In a second time the exhibition “Zeitgeist”, commissioned by Judit Gellér and Emese Mucsi, brings together the works of the artists of the second cycle and is divided under four themes: Post-Truth, Anthropocene, Mystique, and Identity. The exhibited works give us an overview of current issues and questions, the aspirations and objectives of people living in the first quarter of the 21st century.

In the first section of the “post-truth” exhibition, a word declared by British scientists as word of the year 2016, artists play and play with documentary photography by questioning their credibility while testing the credulity of spectator. The works deal with global and local political decisions affecting our society, such as the principles governing climate change (Diogo Bento), the question of the proliferation of pests in public spaces (Dániel Szalai) or the products of the pharmaceutical industry promising miraculous effects (Marie Lukasiewicz).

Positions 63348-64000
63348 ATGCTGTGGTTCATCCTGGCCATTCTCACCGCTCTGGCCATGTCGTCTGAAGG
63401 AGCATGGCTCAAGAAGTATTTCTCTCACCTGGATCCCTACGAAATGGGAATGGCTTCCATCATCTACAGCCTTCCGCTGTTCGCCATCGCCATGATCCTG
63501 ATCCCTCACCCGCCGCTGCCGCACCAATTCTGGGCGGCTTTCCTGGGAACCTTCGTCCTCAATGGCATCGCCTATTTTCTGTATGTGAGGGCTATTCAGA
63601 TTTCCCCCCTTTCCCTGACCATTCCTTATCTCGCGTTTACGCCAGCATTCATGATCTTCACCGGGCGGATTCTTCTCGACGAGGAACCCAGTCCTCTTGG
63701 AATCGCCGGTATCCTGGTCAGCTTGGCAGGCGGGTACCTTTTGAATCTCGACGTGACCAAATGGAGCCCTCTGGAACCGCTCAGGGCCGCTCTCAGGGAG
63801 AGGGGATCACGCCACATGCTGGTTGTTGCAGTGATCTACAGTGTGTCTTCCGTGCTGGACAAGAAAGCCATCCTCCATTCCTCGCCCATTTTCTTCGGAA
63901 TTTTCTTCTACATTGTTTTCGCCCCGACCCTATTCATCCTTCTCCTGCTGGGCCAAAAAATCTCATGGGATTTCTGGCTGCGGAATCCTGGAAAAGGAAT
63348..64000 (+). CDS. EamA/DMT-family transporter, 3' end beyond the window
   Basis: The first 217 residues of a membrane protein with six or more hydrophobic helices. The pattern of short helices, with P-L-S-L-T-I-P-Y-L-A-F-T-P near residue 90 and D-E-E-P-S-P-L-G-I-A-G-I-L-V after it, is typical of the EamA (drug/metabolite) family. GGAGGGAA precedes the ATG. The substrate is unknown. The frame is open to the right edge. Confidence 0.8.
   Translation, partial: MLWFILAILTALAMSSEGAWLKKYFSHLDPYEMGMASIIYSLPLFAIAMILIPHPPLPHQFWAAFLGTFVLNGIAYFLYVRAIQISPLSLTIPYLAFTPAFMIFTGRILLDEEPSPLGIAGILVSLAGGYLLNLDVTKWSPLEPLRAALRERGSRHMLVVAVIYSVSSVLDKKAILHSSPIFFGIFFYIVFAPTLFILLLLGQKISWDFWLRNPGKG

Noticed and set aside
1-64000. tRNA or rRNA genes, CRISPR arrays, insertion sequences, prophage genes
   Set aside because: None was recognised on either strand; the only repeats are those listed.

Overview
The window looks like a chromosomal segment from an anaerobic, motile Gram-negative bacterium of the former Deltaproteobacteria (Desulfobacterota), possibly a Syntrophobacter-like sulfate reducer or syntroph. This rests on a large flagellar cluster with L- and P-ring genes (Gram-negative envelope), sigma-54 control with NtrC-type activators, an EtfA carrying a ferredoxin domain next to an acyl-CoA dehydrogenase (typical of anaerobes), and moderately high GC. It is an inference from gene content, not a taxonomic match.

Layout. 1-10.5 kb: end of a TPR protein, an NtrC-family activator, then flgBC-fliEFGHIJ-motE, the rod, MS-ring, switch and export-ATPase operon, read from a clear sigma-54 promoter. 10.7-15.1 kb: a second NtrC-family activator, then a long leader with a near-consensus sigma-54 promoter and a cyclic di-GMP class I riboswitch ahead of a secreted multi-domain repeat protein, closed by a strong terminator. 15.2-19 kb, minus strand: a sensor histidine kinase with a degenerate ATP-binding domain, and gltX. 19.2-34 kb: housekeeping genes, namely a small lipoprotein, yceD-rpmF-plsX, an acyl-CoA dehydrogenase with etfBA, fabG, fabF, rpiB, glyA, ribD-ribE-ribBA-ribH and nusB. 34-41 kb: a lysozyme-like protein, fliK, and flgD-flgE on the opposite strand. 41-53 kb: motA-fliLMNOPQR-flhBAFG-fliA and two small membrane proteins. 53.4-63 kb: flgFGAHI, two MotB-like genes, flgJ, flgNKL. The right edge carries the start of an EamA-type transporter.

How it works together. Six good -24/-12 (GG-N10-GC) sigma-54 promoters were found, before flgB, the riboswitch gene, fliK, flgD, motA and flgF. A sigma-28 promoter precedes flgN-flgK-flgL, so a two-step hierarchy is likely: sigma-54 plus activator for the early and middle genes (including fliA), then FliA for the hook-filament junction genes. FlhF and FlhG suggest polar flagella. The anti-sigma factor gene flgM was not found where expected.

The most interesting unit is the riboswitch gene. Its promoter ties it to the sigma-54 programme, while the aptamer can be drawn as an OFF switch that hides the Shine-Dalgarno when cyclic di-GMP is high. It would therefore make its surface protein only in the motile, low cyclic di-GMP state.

According to the definition, “The Anthropocene”, the Human Era, is a term related to the chronology of geology proposed to characterize the time of Earth’s history that began when human activities have had a significant global impact on the terrestrial ecosystem. The artists in this section work with different sub-themes of the Anthropocene. Some works deal with the global ecological crisis and the relationship between the individual and the environment in this context (Martin Eberlein, Mateusz Kowalik). Other series investigate the ongoing transformation of the key symbols of the natural world due to the climate crisis, and the impact of these changes in multiple domains, by searching for a contemporary and personal vision of the cultural and economic crisis, which afflicts the Mediterranean area, the heart of European civilisation (Rocco Venezia) ; or the ocean as a mass of water of great natural and political importance on the west coast of the United States (Garrett Grove). There are also projects that make visible the intermediate and vulnerable situation of asylum seekers by telling their stories in a semi-personal way (Sinead Kennedy). All these works are not activist initiatives, avoiding proposals for didactic solutions, artists seek to tell stories and raise awareness of individual responsibility using visual representations.